wild and dangerous fish

Don’t get a Dory (and why sweeping generalizations are bad)

So lately I’ve been seeing a post called “Don’t get a Dory” going around. I get it. The intentions of this post are good! But saying things like saltwater fish suffer in captivity, and that all saltwater fish are wild caught, is dangerous and incorrect. Skimming through the reblogs on that post, I have seen several people ask if they should start buying sw fish with the intent of either “donating” them to zoos/aquariums or releasing them into the wild. LET’S STOP RIGHT THERE. What makes you think that zoos/aquariums want those fish? You’d just be stuck with sw fish you are not prepared or knowledgeable enough to keep. Those fish die. Let’s say you release those fish into the wild. What makes you think that the ocean is one single habitat type? You release a Dory and that fish dies and potentially takes wild fish with it by introducing disease and parasites that native fish/inverts aren’t equipped to handle. If by some miracle you release a fish that can survive in the waterway you release it in, it has the potential to reproduce and drive out native species. Ever hear of the invasive lionfish epidemic in the Atlantic?

Let’s move on to another point I see brought up often: That “Finding Nemo” increased demand for clownfish. This is true! But it also increased motivations to breed clownfish in captivity. Most clownfish for sale are now aquacultured and have zero impact on reefs in the wild. We have now bred yellow tangs in captivity and I have no doubt that we will figure out how to breed blue hippo tangs as well in the near future. The biggest problems I have with these films are that Disney made aquarium products. These tank kits were inappropriate for even simple and easy fish like bettas, much less “nemos” and “dorys”.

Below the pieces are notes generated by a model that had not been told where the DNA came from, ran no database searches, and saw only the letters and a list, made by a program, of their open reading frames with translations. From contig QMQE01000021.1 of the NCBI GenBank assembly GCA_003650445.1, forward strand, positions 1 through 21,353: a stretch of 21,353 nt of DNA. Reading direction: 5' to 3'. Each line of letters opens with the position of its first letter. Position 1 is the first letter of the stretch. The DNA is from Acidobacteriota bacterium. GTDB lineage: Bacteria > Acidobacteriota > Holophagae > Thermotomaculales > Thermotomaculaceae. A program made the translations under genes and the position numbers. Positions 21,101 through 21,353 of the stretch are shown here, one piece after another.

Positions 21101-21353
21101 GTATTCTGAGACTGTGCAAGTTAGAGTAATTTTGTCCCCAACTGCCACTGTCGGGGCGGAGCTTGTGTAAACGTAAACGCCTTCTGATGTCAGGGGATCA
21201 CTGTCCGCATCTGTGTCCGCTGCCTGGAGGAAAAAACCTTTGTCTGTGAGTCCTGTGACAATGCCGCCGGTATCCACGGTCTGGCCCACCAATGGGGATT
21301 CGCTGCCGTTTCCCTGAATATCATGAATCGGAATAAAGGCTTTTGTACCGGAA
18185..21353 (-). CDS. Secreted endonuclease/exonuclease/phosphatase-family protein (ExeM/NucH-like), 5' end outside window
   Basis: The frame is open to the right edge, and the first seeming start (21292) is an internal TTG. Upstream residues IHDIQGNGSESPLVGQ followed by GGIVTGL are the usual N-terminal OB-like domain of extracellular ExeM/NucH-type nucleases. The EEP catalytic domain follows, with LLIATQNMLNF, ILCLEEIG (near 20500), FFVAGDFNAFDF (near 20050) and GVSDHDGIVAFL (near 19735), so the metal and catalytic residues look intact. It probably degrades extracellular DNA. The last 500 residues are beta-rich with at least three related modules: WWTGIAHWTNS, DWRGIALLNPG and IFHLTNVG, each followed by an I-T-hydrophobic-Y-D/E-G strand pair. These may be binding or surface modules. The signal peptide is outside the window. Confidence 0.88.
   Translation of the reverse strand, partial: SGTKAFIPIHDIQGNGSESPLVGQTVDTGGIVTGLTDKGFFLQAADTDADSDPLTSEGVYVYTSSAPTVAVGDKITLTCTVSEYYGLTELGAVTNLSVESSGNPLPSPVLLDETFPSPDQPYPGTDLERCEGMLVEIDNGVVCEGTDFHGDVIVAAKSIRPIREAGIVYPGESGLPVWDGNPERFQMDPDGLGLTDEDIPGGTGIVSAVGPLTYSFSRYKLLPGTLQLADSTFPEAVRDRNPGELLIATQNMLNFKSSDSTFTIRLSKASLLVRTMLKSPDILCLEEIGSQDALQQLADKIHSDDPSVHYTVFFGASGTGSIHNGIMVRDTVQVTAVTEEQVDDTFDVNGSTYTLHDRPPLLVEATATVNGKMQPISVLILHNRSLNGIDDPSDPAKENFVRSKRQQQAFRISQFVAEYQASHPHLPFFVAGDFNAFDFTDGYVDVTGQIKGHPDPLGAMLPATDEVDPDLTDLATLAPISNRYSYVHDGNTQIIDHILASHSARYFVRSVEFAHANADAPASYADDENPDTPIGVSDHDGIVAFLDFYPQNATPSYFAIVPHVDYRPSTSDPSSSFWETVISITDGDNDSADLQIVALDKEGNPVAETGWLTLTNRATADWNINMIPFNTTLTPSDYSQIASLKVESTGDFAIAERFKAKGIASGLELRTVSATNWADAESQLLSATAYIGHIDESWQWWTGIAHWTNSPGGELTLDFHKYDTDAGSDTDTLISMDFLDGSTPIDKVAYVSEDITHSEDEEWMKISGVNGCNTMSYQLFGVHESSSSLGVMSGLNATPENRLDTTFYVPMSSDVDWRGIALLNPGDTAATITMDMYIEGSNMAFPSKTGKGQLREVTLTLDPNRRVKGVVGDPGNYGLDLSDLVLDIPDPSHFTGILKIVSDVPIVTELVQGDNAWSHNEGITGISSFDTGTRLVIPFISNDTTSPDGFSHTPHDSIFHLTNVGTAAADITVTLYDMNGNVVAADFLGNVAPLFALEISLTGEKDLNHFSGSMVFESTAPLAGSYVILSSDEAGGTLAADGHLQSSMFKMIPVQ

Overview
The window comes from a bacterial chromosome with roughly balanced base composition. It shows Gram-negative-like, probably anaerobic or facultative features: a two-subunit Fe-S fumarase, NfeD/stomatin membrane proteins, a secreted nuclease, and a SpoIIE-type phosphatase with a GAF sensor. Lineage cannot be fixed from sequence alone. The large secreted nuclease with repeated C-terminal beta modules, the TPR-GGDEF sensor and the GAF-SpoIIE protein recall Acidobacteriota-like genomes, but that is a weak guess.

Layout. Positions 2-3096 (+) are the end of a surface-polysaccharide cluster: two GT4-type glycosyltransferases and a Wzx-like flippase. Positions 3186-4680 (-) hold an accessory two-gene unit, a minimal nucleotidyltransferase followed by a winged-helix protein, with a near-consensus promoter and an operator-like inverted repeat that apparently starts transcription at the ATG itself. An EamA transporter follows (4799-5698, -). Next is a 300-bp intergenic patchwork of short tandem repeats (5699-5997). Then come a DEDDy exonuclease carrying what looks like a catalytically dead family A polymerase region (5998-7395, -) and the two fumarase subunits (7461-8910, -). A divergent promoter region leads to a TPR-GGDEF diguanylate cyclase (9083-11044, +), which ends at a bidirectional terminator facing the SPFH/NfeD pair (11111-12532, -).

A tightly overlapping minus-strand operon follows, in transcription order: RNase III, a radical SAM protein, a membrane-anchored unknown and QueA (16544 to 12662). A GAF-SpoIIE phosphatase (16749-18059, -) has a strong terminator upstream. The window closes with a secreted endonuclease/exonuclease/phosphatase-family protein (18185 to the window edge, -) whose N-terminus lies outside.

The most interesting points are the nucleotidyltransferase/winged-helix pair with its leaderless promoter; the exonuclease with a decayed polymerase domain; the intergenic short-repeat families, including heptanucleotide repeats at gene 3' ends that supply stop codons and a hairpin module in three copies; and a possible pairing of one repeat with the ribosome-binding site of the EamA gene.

I’ve also seen people say that saltwater fish do not belong in homes. WHY? Are you against people keeping freshwater fish? Without professional and hobbyist aquarists, we would not have captive populations of fish and corals. Owning fish is extremely important to conservation and continuing to be able to enjoy these animals in a climate that is changing.

As long as you do your research and keep them properly, saltwater fish are excellent pets. Blue hippo tangs (and tangs in general) are very long lived, intelligent, and personable fish. I’ve known blue tangs in hobbyist tanks that were in their twenties. IMO, chain pet stores should not carry saltwater fish because they often do not allow their employees to deny sales to people who will neglect or abuse those fish. And the employees are also often uneducated and not hobbyists themselves. That being said, condemning an entire industry and hobby just causes misguided instances where people will unknowingly introduce invasive species and harm wildlife with the best intentions. Not unlike the bison incident that has made headlines recently.

In short, if you find yourself wanting to rescue fish from the evils of the pet industry, EDUCATE yourself on the benefits of captivity and why hobbyist propagation of fish and coral species is so important.